Terry Story: No, neither had I.
Steve Pomeranz: Yeah, so if there are three people, we’re talking about 2,400 square feet is kind of the average that people are looking for. So I don’t know, what does that mean to you?
Terry Story: It just makes me think that down the road it’s going to be harder to sell a lot of these very large homes that were out in the suburbs. Five, six…there are some houses where there are seven bedrooms and there are three people living in the house.
Steve Pomeranz: Yeah, yeah, I hear you. So there are a lot of boomers out there that have purchased these big suburban homes. And you’re saying not right now there isn’t an issue, but as time goes on, there may be more of an issue to sell these bigger McMansions because people, as you say, are moving into smaller homes. And they’re moving closer to the cities, or at least more urban type environments.
Terry Story: Right.
Steve Pomeranz: That’s an interesting demographic change, I’ll tell you.
Terry Story: Yes, it’s just something to be aware of and keep in the back of your mind.
Steve Pomeranz: All right, I want to switch gears here because this is very important.
We work with a lot of clients who have assets and one of their primary assets is their home. And there’s a very good question in your Real Estate Survival Guide this week. It asks, is it wise to add a child’s name to older adults’ deeds.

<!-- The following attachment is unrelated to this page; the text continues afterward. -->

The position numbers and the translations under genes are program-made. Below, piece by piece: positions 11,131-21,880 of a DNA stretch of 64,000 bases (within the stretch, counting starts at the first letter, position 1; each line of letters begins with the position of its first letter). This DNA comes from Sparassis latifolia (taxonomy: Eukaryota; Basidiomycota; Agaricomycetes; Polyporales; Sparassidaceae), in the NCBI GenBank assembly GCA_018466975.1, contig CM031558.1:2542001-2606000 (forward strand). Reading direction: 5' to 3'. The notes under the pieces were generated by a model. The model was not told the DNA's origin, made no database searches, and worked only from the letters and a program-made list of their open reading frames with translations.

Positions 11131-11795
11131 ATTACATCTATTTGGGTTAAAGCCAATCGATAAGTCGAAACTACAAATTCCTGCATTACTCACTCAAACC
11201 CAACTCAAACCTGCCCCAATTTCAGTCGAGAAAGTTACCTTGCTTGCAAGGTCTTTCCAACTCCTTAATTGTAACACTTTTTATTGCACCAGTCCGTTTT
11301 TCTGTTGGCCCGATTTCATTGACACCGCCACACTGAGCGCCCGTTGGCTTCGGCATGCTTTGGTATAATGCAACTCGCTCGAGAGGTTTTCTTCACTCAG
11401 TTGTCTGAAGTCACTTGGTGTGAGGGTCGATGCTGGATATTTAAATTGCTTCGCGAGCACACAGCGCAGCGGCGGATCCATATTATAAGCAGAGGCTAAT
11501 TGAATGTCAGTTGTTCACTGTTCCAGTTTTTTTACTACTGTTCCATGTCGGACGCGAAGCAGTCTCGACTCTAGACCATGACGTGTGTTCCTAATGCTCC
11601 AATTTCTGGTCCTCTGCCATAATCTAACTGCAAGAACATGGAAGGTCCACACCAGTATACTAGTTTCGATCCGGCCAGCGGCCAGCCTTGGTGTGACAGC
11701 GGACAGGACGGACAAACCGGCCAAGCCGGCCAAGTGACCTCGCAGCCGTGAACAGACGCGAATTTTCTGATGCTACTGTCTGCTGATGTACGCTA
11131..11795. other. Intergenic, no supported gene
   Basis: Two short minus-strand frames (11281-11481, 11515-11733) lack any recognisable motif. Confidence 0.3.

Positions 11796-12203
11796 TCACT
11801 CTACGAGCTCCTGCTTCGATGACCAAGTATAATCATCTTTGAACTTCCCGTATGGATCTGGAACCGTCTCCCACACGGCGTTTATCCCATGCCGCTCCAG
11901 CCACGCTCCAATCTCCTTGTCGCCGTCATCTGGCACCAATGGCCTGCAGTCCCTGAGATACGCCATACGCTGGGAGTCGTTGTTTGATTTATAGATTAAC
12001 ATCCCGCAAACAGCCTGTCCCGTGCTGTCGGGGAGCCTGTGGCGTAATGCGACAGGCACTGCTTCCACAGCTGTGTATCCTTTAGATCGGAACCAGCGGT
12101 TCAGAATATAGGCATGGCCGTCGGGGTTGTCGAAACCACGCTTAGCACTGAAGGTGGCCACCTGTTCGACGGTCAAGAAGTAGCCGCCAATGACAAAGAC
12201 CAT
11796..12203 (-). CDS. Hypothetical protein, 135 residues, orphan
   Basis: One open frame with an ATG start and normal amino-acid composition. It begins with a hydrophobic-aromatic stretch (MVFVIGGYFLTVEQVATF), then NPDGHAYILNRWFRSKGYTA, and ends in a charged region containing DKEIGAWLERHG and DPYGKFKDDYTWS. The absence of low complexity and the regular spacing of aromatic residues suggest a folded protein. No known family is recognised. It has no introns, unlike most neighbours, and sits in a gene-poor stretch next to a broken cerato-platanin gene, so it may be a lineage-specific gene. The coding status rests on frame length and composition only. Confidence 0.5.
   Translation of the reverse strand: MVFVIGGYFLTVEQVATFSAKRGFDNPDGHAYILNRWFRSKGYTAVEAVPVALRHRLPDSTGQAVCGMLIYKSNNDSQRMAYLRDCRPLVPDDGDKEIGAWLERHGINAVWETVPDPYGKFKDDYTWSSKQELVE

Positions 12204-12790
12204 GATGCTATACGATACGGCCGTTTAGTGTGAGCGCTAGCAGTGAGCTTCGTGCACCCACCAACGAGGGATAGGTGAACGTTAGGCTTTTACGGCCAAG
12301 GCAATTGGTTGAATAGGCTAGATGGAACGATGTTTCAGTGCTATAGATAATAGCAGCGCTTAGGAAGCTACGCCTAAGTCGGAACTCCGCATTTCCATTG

Terry Story: It’s interesting, it’s a great question because my initial reaction says, yeah, that’s a great idea.
But when you really think about it and look into this, no, it’s not necessarily a good idea. And to answer this question properly, everyone’s situation is unique and different and you have to consult a tax attorney and your financial advisor. But to answer the question in general, you’ve got to think about when you add an adult child to the deed, you’re also giving them permission to say no to selling your house.
So you may be in a situation where you want to sell the house but the adult child refuses to. So, that’s going to present a problem for you.
Steve Pomeranz: The question is, do you really want to ask your child’s permission to sell your house?
Terry Story: Right.
Steve Pomeranz: And you’ll need to, yes.
Terry Story: Right, and there’s something else that I never really realized, that you’re also subjecting the child, it now becomes part of their assets.
Steve Pomeranz: Yeah.
Terry Story: So if that child is getting sued or going through a divorce or filing bankruptcy, his or her creditors may attempt to collect against that asset.
That may not be necessarily a good situation. Then there may be tax consequences as a result of this. Property that is transferred by inheritance is given very preferable tax treatment. At death, the IRS allows a stepped-up basis on your investments once they transfer into the hands of their heirs.
Steve Pomeranz: Yeah, so in other words, let me just say that very quickly. If you bought a house for $100,000 and it’s worth $500,000 and you pass away, your heirs inherit it at the stepped-up basis of 500,000. If you’ve got someone else’s name on the deed, then you know what, you may lose that step up in basis, and then when the house is sold, you have to pay a lot of taxes.
Terry Story: Right.
Steve Pomeranz: Terry, we are out of time. I’m so sorry but we’ve got to go. So, once again.
Terry Story: Ciao.
Steve Pomeranz: [LAUGH] My guest, as always, is Terry Story. Terry is a 29-year veteran with Coldwell Banker and can be found at terrystory.com.
Terry Story: Thanks for having me, Steve.